The museums of Ronda are a delightful way to spend a few hours for both holiday makers and residents alike. Children will love the Lara Museum, while adults may prefer the museum of wine. Art aficionados will positively love the collection of Joaquin Peinado.
Ronda Municipal Museum.
Located in the historic Mondragon Palace (Palacio de Mondragon), the Municipal Museum of Ronda details Rondas history from the stone age to the present time with some very well made exhibits such as the Pileta Cave reconstruction, the stone age hut, iron age technology including sword making, the Roman period with an important exhibit on Acinipo, Moorish Ronda including a detailed exhibit of Arab funeral rites, and a very interesting display on life in Ronda’s heyday, the 17th and 18th centuries.
Would you like to practice your Spanish? Read this article translated into Spanish here…
Continue reading Museums of Ronda
What is there to see in Ronda Spain?
Welcome to one of Spain’s most visited cities (and for good reason.) Our little city is very compact and in fact from arriving in Ronda, to seeing the Real Maestranza bullring, the Puente Nuevo and El Tajo gorge, the many beautiful churches, our museums, or the wonderful coffee shops, restaurants and tapas bars, we have it all within a short 30 minute walk so a guide and map for Ronda Spain would be helpful?
We have received many emails from people asking for a printed version of Ronda Today so we have created a 21 page A4 essential Guide and map for Ronda Spain from some of the most popular articles on this website.
At just 5 Euros (Paypal) It is well worth the small investment if you are planning to visit the “City of Dreams” for a week, a couple of days or just a day. The guide contains Ronda Todays’ most important tourist information articles and includes a map of Ronda city, the most popular monuments and nearby places to visit including information on the Sierra de Grazalema and the white villages (Pueblos Blancos).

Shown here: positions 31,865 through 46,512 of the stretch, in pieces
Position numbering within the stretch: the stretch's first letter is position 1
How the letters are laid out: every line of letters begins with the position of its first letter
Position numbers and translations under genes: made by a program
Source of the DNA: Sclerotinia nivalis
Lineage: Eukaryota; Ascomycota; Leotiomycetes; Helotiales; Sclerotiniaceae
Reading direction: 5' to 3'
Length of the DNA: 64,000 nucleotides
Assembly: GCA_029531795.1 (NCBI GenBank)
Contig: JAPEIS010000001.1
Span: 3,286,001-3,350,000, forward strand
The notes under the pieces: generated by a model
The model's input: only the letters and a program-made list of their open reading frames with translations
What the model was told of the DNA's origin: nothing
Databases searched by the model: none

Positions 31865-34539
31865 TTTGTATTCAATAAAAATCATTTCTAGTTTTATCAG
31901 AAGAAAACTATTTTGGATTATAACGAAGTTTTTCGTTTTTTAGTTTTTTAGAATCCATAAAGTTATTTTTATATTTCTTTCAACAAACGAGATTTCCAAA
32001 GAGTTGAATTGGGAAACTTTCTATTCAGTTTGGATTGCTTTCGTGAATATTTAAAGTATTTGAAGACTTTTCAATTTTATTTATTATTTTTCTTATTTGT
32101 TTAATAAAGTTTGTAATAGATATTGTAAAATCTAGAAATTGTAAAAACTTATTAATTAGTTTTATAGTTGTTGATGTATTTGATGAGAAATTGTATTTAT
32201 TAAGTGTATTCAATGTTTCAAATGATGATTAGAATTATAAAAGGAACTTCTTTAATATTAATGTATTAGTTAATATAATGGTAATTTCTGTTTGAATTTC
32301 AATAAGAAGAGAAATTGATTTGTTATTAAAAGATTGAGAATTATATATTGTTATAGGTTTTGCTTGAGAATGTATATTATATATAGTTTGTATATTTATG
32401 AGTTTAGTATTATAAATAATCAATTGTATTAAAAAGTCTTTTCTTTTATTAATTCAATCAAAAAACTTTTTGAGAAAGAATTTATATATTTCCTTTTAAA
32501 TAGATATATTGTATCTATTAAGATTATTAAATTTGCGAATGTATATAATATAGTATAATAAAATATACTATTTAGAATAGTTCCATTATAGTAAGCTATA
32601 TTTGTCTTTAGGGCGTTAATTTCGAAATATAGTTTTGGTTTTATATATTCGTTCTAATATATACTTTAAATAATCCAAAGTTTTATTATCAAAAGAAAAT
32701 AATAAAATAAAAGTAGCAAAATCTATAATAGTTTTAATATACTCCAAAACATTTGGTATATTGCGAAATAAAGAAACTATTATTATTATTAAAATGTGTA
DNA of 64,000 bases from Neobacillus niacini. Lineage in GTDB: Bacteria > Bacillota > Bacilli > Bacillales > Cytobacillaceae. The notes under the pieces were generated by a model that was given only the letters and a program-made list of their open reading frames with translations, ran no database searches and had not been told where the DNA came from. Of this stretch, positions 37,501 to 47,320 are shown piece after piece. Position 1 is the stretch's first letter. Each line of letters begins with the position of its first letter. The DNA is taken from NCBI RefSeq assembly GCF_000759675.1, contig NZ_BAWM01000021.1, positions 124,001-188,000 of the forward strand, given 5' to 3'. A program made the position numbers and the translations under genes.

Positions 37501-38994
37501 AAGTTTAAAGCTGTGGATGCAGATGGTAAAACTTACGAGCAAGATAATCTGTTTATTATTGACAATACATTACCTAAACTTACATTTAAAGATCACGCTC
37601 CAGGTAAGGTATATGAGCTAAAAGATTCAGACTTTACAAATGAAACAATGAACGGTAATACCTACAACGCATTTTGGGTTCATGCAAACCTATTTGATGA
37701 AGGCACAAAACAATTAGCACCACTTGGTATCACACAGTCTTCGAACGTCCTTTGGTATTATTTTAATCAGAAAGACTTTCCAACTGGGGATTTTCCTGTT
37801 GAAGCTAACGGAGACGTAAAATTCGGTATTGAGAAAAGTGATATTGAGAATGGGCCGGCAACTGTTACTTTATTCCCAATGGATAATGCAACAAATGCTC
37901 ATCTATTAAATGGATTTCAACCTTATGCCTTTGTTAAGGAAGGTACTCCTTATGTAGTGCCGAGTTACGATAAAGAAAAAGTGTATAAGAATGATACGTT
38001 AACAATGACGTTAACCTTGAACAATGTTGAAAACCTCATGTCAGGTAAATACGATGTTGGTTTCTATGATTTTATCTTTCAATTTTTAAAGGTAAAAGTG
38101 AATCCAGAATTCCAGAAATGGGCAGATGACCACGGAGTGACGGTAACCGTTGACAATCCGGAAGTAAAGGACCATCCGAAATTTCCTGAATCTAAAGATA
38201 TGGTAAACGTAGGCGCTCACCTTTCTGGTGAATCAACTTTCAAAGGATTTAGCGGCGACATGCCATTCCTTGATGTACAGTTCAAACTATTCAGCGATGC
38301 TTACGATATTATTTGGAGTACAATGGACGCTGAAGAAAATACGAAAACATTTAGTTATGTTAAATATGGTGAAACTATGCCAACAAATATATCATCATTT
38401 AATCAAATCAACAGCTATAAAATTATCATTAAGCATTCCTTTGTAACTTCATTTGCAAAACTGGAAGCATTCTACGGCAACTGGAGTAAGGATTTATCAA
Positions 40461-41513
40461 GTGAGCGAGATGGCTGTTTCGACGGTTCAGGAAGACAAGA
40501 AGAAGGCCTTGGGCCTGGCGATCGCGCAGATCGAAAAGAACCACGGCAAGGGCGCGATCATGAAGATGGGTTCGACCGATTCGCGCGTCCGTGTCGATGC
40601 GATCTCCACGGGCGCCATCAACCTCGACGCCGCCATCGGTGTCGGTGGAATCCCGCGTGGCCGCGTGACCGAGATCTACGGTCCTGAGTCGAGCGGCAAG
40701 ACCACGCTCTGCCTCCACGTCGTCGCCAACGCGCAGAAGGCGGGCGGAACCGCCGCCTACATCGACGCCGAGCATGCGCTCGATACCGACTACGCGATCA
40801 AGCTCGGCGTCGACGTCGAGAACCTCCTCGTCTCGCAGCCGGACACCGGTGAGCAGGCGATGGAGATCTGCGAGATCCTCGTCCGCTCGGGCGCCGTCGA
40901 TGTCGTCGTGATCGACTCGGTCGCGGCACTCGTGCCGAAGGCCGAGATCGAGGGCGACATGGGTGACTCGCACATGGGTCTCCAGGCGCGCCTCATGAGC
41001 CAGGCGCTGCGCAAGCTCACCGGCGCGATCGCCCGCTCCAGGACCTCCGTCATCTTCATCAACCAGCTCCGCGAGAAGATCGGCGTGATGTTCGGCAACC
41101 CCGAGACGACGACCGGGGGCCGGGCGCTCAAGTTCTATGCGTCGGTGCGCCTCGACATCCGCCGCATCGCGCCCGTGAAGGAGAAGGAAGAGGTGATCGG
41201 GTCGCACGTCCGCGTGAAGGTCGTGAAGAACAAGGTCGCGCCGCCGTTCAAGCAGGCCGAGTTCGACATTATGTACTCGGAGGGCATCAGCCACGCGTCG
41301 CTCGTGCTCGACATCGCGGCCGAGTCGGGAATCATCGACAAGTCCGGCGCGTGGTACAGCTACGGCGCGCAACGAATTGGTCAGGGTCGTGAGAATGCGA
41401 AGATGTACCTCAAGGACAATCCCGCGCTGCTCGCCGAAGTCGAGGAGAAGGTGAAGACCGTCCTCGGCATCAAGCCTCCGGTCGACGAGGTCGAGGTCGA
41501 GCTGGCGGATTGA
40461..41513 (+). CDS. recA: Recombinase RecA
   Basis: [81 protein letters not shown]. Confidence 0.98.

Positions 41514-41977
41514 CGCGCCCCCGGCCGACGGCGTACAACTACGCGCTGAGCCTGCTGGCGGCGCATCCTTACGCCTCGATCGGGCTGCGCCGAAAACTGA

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Flamenco music has it’s origins in ancient Andalucian history, possibly well before the Moorish settlements, and is believed by many experts to be a complex amalgam of Iberian, Arabic, Shepherdic, and Gitano musical styles that really matured after the reconquest of 1492, and then over the next few centuries. Over the last millenium Flamenco has spread to the rest of Spain and the former Spanish colonies in Central and South America.
Continue reading Where to see Flamenco in Ronda
It’s not often that I take guest posts here at Ronda Today but I quite like this informative article written by Georgina Roake (the Library Lady) after her visit to Ronda. At the bottom of this page you will find a link to her website and blog. Thanks Georgina! :)
“Ronda is one of Spain’s most popular travel destinations. Home to scores of stunning views and a famous bridge, it’s also known for its flamboyant past. Early inhabitants were a colorful bunch, with a large percentage of bandits, highwaymen, and bullfighters filling out the ranks. Many of these legendary men, and sometimes women, hailed from Serranía de Ronda and surrounding Andalusia. Continue reading Bullfights and Bad Guys, Ronda’s Provocative Past